Stanford scientists identify source of most cases of invasive bladder cancer

PUBLIC RELEASE DATE:

20-Apr-2014

Contact: Krista Conger kristac@stanford.edu 650-725-5371 Stanford University Medical Center

STANFORD, Calif. A single type of cell in the lining of the bladder is responsible for most cases of invasive bladder cancer, according to researchers at the Stanford University School of Medicine.

Their study, conducted in mice, is the first to pinpoint the normal cell type that can give rise to invasive bladder cancers. It's also the first to show that most bladder cancers and their associated precancerous lesions arise from just one cell, and explains why many human bladder cancers recur after therapy.

"We've learned that, at an intermediate stage during cancer progression, a single cancer stem cell and its progeny can quickly and completely replace the entire bladder lining," said Philip Beachy, PhD, professor of biochemistry and of developmental biology. "All of these cells have already taken several steps along the path to becoming an aggressive tumor. Thus, even when invasive carcinomas are successfully removed through surgery, this corrupted lining remains in place and has a high probability of progression."

Although the cancer stem cells, and the precancerous lesions they form in the bladder lining, universally express an important signaling protein called sonic hedgehog, the cells of subsequent invasive cancers invariably do not a critical switch that appears vital for invasion and metastasis. This switch may explain certain confusing aspects of previous studies on the cellular origins of bladder cancer in humans. It also pinpoints a possible weak link in cancer progression that could be targeted by therapies.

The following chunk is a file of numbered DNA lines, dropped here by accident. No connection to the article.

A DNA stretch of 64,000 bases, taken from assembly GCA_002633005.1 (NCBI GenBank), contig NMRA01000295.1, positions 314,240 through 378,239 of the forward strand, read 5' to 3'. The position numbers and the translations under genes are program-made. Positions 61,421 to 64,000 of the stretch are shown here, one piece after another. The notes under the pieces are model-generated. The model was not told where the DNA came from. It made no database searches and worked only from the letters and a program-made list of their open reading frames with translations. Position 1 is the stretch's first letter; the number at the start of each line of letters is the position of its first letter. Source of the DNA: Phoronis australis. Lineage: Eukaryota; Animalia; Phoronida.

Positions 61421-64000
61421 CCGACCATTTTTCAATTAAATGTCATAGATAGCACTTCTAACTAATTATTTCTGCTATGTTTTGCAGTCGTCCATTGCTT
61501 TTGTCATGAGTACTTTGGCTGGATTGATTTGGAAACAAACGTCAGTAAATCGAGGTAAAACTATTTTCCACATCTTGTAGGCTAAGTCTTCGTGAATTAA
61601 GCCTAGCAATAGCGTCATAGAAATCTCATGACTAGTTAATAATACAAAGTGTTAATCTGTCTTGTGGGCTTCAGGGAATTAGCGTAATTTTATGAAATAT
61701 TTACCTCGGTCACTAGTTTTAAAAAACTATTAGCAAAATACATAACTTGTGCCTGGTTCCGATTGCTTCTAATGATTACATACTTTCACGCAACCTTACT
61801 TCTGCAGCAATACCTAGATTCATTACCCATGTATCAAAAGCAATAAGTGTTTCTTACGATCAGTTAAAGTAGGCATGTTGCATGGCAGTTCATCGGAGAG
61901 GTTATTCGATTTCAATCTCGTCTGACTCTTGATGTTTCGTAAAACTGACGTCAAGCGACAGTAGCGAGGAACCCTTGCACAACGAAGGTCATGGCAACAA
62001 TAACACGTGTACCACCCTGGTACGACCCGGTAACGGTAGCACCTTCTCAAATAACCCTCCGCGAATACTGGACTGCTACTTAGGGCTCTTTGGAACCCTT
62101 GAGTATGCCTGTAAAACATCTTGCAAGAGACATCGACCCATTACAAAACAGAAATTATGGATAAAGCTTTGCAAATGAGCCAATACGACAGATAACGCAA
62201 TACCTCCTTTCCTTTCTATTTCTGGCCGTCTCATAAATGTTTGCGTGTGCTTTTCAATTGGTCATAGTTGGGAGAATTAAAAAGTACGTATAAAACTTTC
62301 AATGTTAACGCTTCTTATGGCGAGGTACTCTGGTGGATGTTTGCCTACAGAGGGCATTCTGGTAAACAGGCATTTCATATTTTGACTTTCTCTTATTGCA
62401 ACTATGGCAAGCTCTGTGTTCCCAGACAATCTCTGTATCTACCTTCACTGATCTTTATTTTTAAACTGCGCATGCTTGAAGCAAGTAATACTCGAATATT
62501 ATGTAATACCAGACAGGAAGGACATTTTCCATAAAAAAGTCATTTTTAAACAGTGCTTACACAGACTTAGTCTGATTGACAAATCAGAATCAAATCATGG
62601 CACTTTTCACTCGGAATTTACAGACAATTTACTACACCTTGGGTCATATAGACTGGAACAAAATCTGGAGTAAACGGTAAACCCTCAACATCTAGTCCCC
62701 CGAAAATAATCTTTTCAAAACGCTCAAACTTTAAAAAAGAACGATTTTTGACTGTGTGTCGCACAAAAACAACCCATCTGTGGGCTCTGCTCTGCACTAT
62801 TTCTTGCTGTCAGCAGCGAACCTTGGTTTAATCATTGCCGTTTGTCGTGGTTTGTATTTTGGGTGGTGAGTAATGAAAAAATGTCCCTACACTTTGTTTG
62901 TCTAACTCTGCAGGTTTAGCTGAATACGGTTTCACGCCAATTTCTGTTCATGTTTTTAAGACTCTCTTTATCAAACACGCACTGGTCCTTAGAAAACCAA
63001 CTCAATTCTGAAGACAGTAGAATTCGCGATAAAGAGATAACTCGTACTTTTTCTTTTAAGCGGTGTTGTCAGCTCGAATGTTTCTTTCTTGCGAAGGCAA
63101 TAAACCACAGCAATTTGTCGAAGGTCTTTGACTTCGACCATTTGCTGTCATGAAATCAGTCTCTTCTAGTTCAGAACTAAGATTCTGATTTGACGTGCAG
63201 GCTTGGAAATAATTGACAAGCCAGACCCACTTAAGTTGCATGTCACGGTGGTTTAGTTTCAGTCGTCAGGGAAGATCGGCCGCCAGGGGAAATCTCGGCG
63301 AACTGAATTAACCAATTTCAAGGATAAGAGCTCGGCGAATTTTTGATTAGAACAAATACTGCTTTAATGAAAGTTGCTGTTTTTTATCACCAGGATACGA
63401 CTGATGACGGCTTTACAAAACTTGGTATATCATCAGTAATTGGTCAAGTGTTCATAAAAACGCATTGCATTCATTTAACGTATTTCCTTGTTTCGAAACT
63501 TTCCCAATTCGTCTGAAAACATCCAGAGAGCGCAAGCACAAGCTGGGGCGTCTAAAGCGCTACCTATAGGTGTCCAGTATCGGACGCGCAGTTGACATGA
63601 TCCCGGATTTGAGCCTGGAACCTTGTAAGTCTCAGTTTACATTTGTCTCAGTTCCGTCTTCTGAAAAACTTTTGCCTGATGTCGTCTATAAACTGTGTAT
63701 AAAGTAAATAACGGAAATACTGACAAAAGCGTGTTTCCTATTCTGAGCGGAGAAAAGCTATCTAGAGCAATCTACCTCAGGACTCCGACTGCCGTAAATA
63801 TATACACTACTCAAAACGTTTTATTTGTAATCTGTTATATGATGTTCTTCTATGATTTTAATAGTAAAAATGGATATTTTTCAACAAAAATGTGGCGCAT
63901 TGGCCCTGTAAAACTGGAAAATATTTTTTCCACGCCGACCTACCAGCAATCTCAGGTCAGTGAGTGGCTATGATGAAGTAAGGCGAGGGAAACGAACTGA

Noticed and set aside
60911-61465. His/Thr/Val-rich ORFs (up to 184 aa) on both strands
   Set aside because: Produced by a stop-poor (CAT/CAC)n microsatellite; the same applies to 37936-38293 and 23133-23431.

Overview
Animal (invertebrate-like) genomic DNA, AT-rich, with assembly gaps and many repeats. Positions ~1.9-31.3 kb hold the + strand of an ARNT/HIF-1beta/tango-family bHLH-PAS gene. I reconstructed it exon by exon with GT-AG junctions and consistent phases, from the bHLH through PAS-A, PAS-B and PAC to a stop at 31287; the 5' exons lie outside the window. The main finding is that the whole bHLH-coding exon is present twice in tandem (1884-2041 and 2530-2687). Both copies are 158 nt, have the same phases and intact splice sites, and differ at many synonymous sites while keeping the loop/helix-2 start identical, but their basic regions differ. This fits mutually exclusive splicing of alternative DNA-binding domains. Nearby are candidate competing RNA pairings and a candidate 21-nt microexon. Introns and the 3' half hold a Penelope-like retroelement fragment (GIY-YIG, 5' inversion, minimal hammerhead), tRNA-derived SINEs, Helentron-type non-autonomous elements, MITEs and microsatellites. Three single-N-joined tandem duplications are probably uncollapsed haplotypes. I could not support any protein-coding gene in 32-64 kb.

"This could be a game changer in terms of therapeutic and diagnostic approaches," said Michael Hsieh, MD, PhD, assistant professor of urology and a co-author of the study. "Until now, it's not been clear whether bladder cancers arise as the result of cancerous mutations in many cells in the bladder lining as the result of ongoing exposure to toxins excreted in the urine, or if it's due instead to a defect in one cell or cell type. If we can better understand how bladder cancers begin and progress, we may be able to target the cancer stem cell, or to find molecular markers to enable earlier diagnosis and disease monitoring."

Beachy is the senior author of the study, which will be published online April 20 in Nature Cell Biology. He is the Ernest and Amelia Gallo Professor in the School of Medicine and a member of the Stanford Cancer Institute and the Stanford Institute for Stem Cell Biology and Regenerative Medicine. He is also a Howard Hughes Medical Institute investigator. Kunyoo Shin, PhD, an instructor at the institute, is the lead author.

Bladder cancer is the fourth most common cancer in men and the ninth most common in women. Smoking is a significant risk factor. There are two main types of the disease: one that invades the muscle around the bladder and metastasizes to other organs, and another that remains confined to the bladder lining. Unlike the more-treatable, noninvasive cancer which comprises about 70 percent of bladder cancers the invasive form is largely incurable. It is expensive and difficult to treat, and the high likelihood of recurrence requires ongoing monitoring after treatment.

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Stanford scientists identify source of most cases of invasive bladder cancer

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